Repairing Relationships

Building intimacy and joy into your relationships

Have Women Embraced The Porn Culture?

Are the values of women becoming corroded?

A provocative new article  by Dr. Patrick Wanis charges that women may be harming themselves by embracing the culture of pornography. As journalist Charlotte Raven observed, the sex industry has successfully rebranded itself as a "chic lifestyle choice."  Professor of Communications Angela McRobbie concurs that pornography is "no longer divorced from the heartland of advertising, branding and consumer culture, it sits quite comfortably within the mainstream of popular culture thanks also to the fashion for sleaze style and the love of irony on the part of "cool" tastemakers." Unfortunately, as  Gail Dines, professor of sociology and women's studies and chairwoman of the American Studies Department at Wheelock College writes in her recent book "Pornland: How Porn Hijacked Our Sexuality", the goal of pornography often seems to be to depict the maximum amount of humiliation on the women they feature. It certainly is a testament to the incredible persuasive power of the media of movies, television, the internet, and music that women would ever consider  endorsing such an industry.

Dr. Wanis says that as this pole dancing, full frontal fashion becomes a socially acceptable part of our mainstream culture, it can have tremendous effects on girls and young women who are exposed to and may embrace the values of pornography: "women and the media have linked consuming porn or behaving like a porn actress with instant money, fame, power, glamour, prestige, respectability, and social acceptability."  For instance, Paris Hilton and Kim Kardashian used sex  to become international phenomenons. They both became instant celebrities by making sex tapes and then parlayed the notoriety to create successful fashion and perfume lines and television shows or movie roles without having any discernable talent. The examples of these two dominating personalites,  as well as other porn-embracing female celebrities such as Madonna, Kate Moss, Britney Spears, Christina Aguilera, and Kylie Minogue, aren't lost on our youth.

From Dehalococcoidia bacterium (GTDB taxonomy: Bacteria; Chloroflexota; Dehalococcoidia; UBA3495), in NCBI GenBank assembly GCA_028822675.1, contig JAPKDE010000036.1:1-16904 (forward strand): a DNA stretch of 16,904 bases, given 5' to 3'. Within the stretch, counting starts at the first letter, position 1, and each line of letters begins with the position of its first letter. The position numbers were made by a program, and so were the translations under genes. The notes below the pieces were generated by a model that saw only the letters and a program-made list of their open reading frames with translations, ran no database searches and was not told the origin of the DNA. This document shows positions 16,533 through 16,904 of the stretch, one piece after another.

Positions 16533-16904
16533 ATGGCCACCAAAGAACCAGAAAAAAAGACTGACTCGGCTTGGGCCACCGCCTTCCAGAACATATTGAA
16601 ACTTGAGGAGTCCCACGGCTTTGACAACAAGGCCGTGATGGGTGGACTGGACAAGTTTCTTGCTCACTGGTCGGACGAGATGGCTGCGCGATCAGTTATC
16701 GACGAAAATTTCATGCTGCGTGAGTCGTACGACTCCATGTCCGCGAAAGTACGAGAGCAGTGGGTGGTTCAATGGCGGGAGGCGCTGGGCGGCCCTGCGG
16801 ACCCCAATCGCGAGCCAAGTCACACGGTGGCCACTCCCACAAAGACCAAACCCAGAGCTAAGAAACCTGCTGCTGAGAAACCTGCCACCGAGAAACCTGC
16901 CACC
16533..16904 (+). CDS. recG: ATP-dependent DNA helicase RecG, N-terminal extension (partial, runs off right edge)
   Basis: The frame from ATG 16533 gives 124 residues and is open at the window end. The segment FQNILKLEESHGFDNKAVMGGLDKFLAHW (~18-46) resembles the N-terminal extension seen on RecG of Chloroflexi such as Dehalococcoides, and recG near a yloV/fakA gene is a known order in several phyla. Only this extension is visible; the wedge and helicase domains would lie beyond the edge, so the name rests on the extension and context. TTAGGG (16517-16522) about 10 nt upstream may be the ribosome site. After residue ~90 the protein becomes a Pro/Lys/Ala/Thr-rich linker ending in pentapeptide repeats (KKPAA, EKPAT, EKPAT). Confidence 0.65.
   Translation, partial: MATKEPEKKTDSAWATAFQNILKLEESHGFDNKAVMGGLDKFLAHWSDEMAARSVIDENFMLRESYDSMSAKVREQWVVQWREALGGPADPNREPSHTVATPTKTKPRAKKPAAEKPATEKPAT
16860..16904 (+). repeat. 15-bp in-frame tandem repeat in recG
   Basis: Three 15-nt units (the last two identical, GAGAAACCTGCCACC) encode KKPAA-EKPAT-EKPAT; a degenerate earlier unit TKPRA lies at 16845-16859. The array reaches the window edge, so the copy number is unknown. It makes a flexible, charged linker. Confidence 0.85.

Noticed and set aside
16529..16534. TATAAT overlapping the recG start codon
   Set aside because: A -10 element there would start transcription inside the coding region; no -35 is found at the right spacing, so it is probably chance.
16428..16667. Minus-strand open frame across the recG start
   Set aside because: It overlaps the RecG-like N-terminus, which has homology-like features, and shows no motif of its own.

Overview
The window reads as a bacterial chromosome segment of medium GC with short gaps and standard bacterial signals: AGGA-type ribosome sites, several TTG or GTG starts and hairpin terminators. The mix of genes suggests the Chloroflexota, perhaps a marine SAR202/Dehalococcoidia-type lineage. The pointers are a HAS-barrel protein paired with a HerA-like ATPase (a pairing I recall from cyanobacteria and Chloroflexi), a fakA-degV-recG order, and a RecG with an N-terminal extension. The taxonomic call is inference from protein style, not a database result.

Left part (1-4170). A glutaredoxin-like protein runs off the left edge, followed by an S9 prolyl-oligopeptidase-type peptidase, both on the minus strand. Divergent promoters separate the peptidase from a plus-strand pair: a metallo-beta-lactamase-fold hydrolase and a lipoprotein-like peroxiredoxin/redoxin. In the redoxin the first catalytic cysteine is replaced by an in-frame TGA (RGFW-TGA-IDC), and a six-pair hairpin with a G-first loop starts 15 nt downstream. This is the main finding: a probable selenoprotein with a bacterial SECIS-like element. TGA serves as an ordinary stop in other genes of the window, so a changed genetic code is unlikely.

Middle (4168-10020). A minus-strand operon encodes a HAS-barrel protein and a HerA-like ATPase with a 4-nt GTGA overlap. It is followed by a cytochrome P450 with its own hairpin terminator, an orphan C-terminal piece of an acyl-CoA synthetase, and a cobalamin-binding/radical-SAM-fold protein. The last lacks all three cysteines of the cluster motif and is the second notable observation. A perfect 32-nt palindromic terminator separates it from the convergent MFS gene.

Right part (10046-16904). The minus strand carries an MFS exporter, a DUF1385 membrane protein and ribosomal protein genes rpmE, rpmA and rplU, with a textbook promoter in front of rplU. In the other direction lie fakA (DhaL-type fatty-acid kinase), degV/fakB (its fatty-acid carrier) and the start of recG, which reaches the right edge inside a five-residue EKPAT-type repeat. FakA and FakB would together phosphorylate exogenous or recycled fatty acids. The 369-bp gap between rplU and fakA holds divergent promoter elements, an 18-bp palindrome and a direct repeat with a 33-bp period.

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Professor  Dines believes that pornography distorts "the way women and girls think about their bodies, their sexuality and their relationships." This "distortion" can only lead to more emphasis on the specious values of physical attraction and charm, which are highly valued in porn culture, instead of seeking romance based on shared interests, values and compatible personalities. This overemphasis on the physical results in unfulfilling unions and weak, unsatisfying marriages that don't survive the test of time. We urge American women and men to reject the mindless, empty values promoted by the media and make healthy choices.

 

J.R. Bruns, M.D., is co-author of The Tiger Woods Syndrome, a book about repairing relationships.

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